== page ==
08 January 2014

New protocol for active surveillance of men with early prostate cancer

Men undergoing active surveillance for prostate cancer, which can avoid or delay unnecessary treatment, should have their prostate specific antigen (PSA) levels measured every 3-4 months initially, according to updated guidelines from NICE.

Men undergoing active surveillance for prostate cancer, which can avoid or delay unnecessary treatment, should have their prostate specific antigen (PSA) levels measured every 3-4 months initially, according to updated guidelines from NICE.

Prostate cancer is among the most common cancers in men, making up more than a quarter of diagnoses and accounting four seven per cent of cancer deaths.

Around 37,000 men are diagnosed each year, and while it mostly affects older men, men under 65 can be affected too. Men from a black African-Caribbean family origin are also three times more likely to develop the disease than white Caucasian men.

Among the updated recommendations, is a new protocol for active surveillance. This is a way of monitoring slow-growing prostate cancers that might never progress or cause any symptoms, and can help avoid or delay treatment such as radiotherapy or surgery which might otherwise be unnecessary.

NICE recommends that doctors should offer active surveillance for men with low-risk localised prostate cancer for whom radical prostatectomy or radical radiotherapy is suitable.

The protocol recommends measuring PSA levels every 3-4 months in the first year of surveillance, and then at increasing intervals if there is no evidence of disease progression.

NICE also recommends considering this protocol for active surveillance as an option for men with intermediate risk localised prostate cancer who do not wish to have immediate radical prostatectomy or radical radiotherapy.

Active surveillance should not, however, be offered to men with high-risk localised prostate cancer.

Elsewhere, the guidance includes new recommendations that cover the diagnosis of prostate cancer through multiparametric magnetic resonance (MRI) imaging for rebiopsy.

NICE recommends that doctors should consider multiparametric MRI (using T2- and diffusion-weighted imaging) for men with a negative transrectal ultrasound 10-12 core biopsy to determine whether another biopsy is needed.

For men with locally advanced prostate cancer, radical treatment through surgery or radiotherapy is often considered as treatment options. However, these options can have side effects such as erectile dysfunction and urinary incontinence, which can greatly impact affect quality of life.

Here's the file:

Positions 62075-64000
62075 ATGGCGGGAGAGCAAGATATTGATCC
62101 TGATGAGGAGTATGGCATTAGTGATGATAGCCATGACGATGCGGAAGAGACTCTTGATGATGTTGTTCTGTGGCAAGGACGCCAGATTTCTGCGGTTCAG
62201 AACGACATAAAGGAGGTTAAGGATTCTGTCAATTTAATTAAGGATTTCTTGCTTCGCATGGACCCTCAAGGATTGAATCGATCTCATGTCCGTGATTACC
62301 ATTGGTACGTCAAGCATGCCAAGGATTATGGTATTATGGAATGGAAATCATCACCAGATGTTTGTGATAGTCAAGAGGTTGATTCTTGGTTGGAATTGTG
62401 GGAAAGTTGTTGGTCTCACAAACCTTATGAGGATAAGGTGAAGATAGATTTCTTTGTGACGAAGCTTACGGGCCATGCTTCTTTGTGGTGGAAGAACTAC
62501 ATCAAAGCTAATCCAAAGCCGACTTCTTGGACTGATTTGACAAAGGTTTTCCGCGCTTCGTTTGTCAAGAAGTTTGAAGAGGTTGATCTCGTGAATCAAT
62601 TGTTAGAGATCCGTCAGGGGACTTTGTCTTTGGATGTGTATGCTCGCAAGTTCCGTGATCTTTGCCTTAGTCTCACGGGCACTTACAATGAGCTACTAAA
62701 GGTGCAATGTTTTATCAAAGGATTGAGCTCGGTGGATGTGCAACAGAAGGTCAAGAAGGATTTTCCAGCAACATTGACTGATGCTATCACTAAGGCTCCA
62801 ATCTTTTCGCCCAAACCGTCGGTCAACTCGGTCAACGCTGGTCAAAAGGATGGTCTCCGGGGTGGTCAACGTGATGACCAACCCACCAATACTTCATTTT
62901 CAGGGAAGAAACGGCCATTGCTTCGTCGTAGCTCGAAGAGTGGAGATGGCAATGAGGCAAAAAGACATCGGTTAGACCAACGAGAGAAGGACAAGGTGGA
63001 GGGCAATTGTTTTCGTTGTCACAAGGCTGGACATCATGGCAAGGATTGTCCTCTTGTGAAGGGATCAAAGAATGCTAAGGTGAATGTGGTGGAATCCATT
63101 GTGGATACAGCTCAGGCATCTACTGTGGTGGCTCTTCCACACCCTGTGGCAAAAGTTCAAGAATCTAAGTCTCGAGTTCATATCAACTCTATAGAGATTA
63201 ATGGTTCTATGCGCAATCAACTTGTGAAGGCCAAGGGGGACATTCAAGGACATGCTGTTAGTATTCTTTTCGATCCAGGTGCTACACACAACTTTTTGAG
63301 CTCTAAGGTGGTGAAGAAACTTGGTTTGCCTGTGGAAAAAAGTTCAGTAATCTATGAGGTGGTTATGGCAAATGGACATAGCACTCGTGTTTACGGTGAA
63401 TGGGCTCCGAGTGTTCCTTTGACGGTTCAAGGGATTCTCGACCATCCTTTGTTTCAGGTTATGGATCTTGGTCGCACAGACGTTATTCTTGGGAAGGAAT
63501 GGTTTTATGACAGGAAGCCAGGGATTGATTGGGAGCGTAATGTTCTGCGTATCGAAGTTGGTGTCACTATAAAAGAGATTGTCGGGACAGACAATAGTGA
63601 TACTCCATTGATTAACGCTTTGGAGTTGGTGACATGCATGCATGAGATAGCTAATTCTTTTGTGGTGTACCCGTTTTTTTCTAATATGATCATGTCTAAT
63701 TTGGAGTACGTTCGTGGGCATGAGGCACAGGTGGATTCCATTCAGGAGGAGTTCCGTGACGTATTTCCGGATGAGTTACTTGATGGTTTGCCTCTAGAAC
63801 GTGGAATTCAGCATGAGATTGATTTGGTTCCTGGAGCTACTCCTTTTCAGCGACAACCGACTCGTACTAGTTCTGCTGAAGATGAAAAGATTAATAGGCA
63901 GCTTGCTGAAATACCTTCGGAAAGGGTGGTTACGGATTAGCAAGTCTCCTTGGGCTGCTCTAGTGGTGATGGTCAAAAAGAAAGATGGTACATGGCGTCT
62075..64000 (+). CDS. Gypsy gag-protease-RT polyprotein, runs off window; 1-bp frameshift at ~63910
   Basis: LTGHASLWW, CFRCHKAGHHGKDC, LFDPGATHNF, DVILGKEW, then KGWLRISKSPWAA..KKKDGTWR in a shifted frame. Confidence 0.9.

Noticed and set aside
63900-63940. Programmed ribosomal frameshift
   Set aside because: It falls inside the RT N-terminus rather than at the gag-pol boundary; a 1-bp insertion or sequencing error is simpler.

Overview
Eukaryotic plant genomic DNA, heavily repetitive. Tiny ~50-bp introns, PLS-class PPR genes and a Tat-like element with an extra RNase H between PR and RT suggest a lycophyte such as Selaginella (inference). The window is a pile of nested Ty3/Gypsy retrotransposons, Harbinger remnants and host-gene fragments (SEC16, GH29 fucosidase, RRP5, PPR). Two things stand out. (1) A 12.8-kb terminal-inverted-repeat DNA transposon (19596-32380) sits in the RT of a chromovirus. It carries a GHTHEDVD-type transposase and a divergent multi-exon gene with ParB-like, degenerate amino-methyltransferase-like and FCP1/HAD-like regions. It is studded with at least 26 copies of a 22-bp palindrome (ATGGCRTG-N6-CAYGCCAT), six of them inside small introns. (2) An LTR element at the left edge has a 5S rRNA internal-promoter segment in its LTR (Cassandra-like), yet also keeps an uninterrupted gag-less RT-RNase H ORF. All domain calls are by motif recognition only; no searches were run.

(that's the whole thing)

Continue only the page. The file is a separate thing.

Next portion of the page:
Consequently, NICE says that doctors should discuss all relevant management options recommended in the guideline with men with prostate cancer and their partners or carers, irrespective of whether they are available through local services.

Men with prostate cancer should have early and ongoing access to specialist erectile dysfunction services.

Furthermore, men with troublesome urinary symptoms after treatment should have access to specialist continence services for assessment, diagnosis and conservative treatment. This may include coping strategies, along with pelvic floor muscle re-education, bladder retraining and pharmacotherapy.

Professor Mark Baker, Director of the Centre for Clinical Practice at NICE, said: "The updated guideline includes a number of new recommendations on the swift diagnosis and treatment of different stages of the disease and a new protocol for men who choose active surveillance, which involves regular check-ups to see if and how the cancer is developing, rather than immediate radical treatment.

"The aim of this NICE guideline is to ensure that excellent treatment is provided for men who will benefit from it."

Dr John Graham, Consultant Lead Clinical Oncologist at Taunton and Somerset NHS Trust, said: "All treatments for prostate cancer have serious side effects which can affect the quality of life, especially their effects on erectile function, fertility and continence.

"This is why it is so important that men are able to understand the treatment options available to them and, with the support of their healthcare professional, are able to make a choice to suit their individual needs, both clinically and related to their quality of life.

He added: "It is important that information and support is available and easily accessible to ensure patients can make the most appropriate decision for them in terms of treatment. This guideline acknowledges that, and makes recommendations about supportive care."

Read about how Bedford and Addenbrooke's Cambridge University Hospitals put this guideline into practice by providing exercise counselling to men with prostate cancer.

A table outlining the guideline's protocol for active surveillance has also been produced to help put this guideline into practice.